Body of Breath Artwork
Season 1 - Episode 6

Receiving what is Shared

5 min - Talk


Just look at what is. Zubin explores the temptation to practice from a fixed mindset, and miss out on all the information available to you when working with others. He encourages sensitive eyes and a curious mind as essential skills to learn the practices of yoga.
What You'll Need: No props needed

About This Video

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Nov 30, 2014
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So, as a teacher, I think one of the most important skills is to be able to observe your students and to respond to what you observe. But one of the first things with observation is just to look at what is. Not immediately say, oh, I see this imbalance, so I'll fix it this way. I see this, because I find if we go with what we first see, there's so many details that we miss, and it's this simple act of observing, taking our time, stepping back, and receiving in a way what the student is giving us, rather than us making up our minds what needs to be fixed. So, we've spent a lot of time in these classes looking at breath.

Shavasana can be looked at as one of the great poses to understand your breath, and in this supported format, raising knees a bit, allowing the head of the thigh bones to drop, using the sandbag to encourage that whole welcoming of the breath into the lower body. You can set your student up in a pose like this, and then see what happens over time. See how the body changes, because we know it from our own practice. When we put ourselves in a restorative pose, for example, over time, we feel a little opening here, a change here, our breath moving into areas of our body that it may not normally go to. So, see if you can notice that in your students when you're working with them.

And especially, you can look at their belly, see how it's moving. It's often an imbalance one side to the other, so which side has the sense of more freedom, which side may be a bit constricted. And we know from talking with Junha over these past few classes, it's a little bit more congestion in her left hip. And you can, in fact, see this left hip is a little bit higher, so you could come and put a bit more pressure on this hip. How does that feel in your body if I put more pressure on this one side?

It feels relieving, like the tension in the hip has been able to release. And I can see now this side of her belly settles a little bit more on the exhalation. So looking and asking the student questions, responding, and also knowing everything is not going to work for every student. I like using the sand, the eye pillow as a little tactile aid, but earlier when we put it on Junha's collarbones, she said it didn't really work for her. So it's your responsibility to listen to that and notice that, not say, OK, let's put two or three or four on, will more weight be what she needs?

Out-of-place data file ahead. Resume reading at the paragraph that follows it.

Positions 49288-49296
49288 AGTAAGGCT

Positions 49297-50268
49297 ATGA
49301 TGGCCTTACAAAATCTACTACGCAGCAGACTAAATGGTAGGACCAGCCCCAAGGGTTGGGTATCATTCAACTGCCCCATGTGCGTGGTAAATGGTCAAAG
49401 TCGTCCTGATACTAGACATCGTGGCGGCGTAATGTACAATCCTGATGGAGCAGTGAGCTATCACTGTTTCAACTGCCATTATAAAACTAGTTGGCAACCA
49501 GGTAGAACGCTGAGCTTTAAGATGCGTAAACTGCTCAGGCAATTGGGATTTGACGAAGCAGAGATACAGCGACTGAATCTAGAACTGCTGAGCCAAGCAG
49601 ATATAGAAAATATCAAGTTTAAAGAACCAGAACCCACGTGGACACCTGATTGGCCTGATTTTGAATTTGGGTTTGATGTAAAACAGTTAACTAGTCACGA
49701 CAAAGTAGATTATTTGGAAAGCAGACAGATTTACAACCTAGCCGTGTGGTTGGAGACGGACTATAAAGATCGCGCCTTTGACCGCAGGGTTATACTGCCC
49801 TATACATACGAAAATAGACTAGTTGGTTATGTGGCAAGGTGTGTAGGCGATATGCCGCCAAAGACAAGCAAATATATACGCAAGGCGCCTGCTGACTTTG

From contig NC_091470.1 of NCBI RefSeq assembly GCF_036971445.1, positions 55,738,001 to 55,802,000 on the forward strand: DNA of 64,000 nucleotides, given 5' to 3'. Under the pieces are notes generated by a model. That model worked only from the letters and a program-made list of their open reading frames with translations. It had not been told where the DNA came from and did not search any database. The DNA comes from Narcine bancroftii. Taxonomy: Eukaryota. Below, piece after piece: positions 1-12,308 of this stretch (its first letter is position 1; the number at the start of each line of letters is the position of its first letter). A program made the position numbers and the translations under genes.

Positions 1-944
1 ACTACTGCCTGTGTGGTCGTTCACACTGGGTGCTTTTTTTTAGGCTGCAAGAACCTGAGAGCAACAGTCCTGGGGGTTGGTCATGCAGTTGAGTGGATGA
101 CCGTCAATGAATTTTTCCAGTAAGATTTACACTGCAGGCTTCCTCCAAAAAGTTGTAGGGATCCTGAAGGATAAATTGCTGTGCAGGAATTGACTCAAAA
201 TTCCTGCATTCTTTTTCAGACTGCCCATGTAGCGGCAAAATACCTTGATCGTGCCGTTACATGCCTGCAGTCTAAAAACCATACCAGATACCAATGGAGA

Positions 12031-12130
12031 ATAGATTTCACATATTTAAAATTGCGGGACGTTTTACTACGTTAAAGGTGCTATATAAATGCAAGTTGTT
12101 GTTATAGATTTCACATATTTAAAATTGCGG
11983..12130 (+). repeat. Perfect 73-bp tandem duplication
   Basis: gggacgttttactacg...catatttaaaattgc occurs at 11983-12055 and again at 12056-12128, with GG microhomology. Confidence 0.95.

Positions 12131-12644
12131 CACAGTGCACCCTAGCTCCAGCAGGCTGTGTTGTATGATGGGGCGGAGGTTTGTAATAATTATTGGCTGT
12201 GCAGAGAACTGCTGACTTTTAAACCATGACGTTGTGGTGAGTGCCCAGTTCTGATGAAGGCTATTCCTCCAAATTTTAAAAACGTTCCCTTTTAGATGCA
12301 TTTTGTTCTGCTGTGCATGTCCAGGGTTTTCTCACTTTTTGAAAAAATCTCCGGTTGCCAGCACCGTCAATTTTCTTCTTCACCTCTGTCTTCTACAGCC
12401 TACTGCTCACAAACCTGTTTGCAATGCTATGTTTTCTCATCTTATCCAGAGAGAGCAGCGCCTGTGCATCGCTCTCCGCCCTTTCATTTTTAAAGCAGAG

Try something, try something different. And the other thing is whenever you try something, then stop and observe again. You can ask the student questions, but also with your own observation, with that same approach of letting the student's body reveal what they have to say to you. So I can see what I've noticed in Junha through this entire series of classes, still the breath in her upper chest is very faint. It's much more coming from her belly.

So another thing is, do you decide to tell your student that? What are they going to do with it? Are you going to offer them something to address that? If you're not, it's not really any point in saying to someone, this is wrong in your body, but I've got no solution. So just let it be.

But if you have some ideas, as we've been working in this series of classes, if you have some ideas, if you think that student is curious, you may want to make some initial observations. Or if you feel that person is someone who is really not ready to hear what may sound like criticism, and you must make sure that that's not the way you're offering it. You're offering it as a way to get more sensation, more sensitivity, a greater sense of opening and integration in the body, not that you're trying to fix something. On a level like this, we're not talking about yoga therapy, we're talking about helping someone become more attentive, more connected with their body. So working with a student, even working one-on-one with a student, working with a room full of students is something really to cherish and to be grateful for all that your students are teaching you and giving you an opportunity to learn.

So I'd really like to thank Juna for doing this series of classes with me. It's really this dialogue, this exchange between yourself and your students that makes the teaching and practice of yoga so rich. So thank you, Juna. Thank you.


Julia Berkeley
Lovely, thank you

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